At the start some girls were lining up behind me, I guess to get my feet. I did giggle to myself. Yes I grew up as a swimmer. But I followed a black line in a swimming pool and swam many miles in lakes. I didn’t plough my way through messy waves and chop like what was presented to us on Sunday. You are welcome to sit on my feet but I’m not sure it will be that helpfulâ€¦
As expected the swim was a mess. I couldn’t sight, I felt like I couldn’t get in any powerful strokes, it was just arms and limbs everywhere. A bit of a shame as I was proudly wearing the new HUUB wetsuit and I wanted to see what this thing could do. I must admit that I can’t find one photo of me in the wetsuit exiting the water as its breakaway zipper makes it so fast to take off that it was half way down my back within a few meters of the swim exit. Congrats HUUB, you have nailed it with this wetsuit.
The first 40km of the bike was a solo effort for me, riding slightly above the numbers Nick and I had agreed on, but I was still comfortable and maintaining good cadence in the strong head wind. My focus was on nutrition and hydration, getting the targeted amount of calories and sodium into my body. I managed to distract myself from thinking about how brutal the wind actually was.
Then the packs came. At first they weren’t too big, but I certainly could see how much easier the headwind riding experience would be if you chose to ride in one. I realize that everyone is out there racing, going for the best they can do on their day. However when it interferes with others’ races it is frustrating. I would try to sit back but agegroup men would jump in the gap and block me, something many of us girls battled with. I did get a penalty and I deserved it. An agegroup man kept jumping infront of my wheel, blocking me. I found it hard to make forward progress when I would pass someone, trying to keep a gap yet this blocking kept happening. When I was given my penalty, the official reminded me that we areall required to drop back and wait 25 seconds before passing someone. When I was blocked by this particular agegrouper I didn’t wait, I wanted to get away from the group. I proceeded to pass him and the pack and that is when I got the yellow card. For not waiting 25 seconds to pass. Now I know.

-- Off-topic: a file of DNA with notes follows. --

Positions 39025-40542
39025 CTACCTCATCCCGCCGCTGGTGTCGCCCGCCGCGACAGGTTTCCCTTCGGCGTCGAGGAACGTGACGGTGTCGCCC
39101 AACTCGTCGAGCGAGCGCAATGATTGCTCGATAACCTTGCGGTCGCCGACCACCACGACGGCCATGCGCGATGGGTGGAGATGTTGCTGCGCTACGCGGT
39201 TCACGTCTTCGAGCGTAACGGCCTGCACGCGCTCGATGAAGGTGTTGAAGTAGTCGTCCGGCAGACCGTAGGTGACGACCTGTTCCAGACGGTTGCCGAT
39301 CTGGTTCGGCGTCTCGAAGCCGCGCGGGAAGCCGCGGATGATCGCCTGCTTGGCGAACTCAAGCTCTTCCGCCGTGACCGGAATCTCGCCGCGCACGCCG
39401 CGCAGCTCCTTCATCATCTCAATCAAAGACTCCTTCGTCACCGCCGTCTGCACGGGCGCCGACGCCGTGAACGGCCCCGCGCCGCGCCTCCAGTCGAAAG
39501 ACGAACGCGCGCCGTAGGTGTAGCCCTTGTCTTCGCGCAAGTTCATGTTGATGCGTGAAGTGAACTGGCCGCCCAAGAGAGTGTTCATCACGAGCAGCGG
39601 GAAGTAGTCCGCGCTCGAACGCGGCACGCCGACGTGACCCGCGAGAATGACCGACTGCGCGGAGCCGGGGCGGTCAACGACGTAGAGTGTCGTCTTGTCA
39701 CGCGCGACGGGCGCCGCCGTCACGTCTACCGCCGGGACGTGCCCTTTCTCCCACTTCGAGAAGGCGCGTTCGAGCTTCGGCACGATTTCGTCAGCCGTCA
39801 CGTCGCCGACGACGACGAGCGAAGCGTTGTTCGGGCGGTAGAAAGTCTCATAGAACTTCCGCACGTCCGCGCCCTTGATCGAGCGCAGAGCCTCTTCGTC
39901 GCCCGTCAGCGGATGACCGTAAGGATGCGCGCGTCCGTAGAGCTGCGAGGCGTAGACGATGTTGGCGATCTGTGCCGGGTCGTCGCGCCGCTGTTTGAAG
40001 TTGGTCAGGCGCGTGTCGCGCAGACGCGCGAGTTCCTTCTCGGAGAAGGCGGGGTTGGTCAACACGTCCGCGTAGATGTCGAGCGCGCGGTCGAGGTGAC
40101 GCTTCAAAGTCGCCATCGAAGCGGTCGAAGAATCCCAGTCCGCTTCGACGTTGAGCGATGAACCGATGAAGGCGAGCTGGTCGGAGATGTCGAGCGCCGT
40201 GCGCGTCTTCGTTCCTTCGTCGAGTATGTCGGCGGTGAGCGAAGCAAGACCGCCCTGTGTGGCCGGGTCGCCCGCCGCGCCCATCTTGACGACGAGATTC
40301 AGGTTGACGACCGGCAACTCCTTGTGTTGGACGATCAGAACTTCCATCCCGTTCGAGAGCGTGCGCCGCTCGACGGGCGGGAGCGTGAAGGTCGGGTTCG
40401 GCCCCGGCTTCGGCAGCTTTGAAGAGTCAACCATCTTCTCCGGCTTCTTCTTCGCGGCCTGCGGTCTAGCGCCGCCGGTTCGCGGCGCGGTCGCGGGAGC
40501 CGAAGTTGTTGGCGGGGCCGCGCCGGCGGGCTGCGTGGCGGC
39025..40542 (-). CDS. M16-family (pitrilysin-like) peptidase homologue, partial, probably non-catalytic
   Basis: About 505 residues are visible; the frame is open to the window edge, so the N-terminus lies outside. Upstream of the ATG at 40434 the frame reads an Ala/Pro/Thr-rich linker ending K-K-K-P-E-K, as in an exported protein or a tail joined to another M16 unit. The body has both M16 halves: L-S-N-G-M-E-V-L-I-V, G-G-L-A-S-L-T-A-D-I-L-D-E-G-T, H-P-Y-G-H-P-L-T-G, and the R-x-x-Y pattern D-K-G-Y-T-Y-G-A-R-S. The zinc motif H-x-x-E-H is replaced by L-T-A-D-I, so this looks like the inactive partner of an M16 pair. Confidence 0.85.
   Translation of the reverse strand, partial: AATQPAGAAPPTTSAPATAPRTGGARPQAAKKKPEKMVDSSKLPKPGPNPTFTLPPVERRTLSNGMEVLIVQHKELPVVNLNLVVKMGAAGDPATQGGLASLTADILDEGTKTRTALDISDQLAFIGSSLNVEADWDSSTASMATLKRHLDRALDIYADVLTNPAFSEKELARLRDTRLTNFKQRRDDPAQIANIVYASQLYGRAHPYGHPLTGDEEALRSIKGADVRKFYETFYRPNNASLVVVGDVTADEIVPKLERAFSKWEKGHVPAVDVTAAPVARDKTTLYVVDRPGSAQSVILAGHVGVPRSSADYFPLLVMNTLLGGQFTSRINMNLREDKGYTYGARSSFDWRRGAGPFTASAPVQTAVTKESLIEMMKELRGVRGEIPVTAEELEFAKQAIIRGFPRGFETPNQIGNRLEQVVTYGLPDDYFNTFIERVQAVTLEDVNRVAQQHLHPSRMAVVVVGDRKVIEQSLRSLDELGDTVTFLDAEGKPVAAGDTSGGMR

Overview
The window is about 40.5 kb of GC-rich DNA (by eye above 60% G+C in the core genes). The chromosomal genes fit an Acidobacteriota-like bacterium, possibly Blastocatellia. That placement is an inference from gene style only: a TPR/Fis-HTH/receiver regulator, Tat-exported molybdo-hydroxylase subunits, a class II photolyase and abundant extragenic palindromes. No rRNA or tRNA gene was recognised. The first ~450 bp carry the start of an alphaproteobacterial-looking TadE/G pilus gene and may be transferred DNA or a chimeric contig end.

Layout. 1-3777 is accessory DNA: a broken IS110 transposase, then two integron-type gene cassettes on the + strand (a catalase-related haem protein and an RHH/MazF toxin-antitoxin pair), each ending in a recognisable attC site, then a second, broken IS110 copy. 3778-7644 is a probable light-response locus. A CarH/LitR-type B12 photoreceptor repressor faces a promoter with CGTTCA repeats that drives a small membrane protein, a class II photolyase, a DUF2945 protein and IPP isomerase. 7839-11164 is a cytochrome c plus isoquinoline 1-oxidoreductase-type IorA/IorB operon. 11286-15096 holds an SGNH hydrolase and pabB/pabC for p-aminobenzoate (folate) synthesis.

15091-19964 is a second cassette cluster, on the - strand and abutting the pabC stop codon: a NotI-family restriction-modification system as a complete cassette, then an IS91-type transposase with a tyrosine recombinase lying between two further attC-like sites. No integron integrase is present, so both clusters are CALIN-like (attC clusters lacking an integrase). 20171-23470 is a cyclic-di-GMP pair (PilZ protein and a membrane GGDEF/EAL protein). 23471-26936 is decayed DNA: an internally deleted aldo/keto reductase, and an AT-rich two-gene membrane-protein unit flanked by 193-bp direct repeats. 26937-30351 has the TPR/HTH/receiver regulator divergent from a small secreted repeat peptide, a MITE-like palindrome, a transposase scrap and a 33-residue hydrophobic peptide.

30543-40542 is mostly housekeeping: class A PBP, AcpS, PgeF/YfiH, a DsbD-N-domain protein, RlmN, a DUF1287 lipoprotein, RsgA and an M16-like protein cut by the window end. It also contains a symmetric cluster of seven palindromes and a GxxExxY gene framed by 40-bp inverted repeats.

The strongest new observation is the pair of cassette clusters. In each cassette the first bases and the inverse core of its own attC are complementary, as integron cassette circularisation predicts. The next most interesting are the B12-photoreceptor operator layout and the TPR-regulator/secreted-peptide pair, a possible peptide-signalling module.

I used the 4 minute stop in the penalty box to relax, stretch, drink and eat. It didn’t concern me that others were riding by, I was having a rest!
With my now semi- rested body I proceeded to pick off people and packs and make my way back up the field. I cycled through entire packs, trying to get to the front, away from the mess. I was enjoying it. But in the last 45km I was thinking â€˜I have to do a marathon soon, haven’t done one of those before’. I coped fine with the distance, had it been 10km longer I am not so sure I would have enjoyed it as much.
I’m not sure whether it was adrenalin or what it was but I started the run at a pace I had no right to hold! After 4km I settled in and maintained my rhythm, constantly assessing what my body needed to prevent it from going into too much deficit in any particular area. How dehydrated am I?â€¦ drink. When was your last gel?â€¦ eat. My stomach feels bloatedâ€¦back off the fluid. I ran through the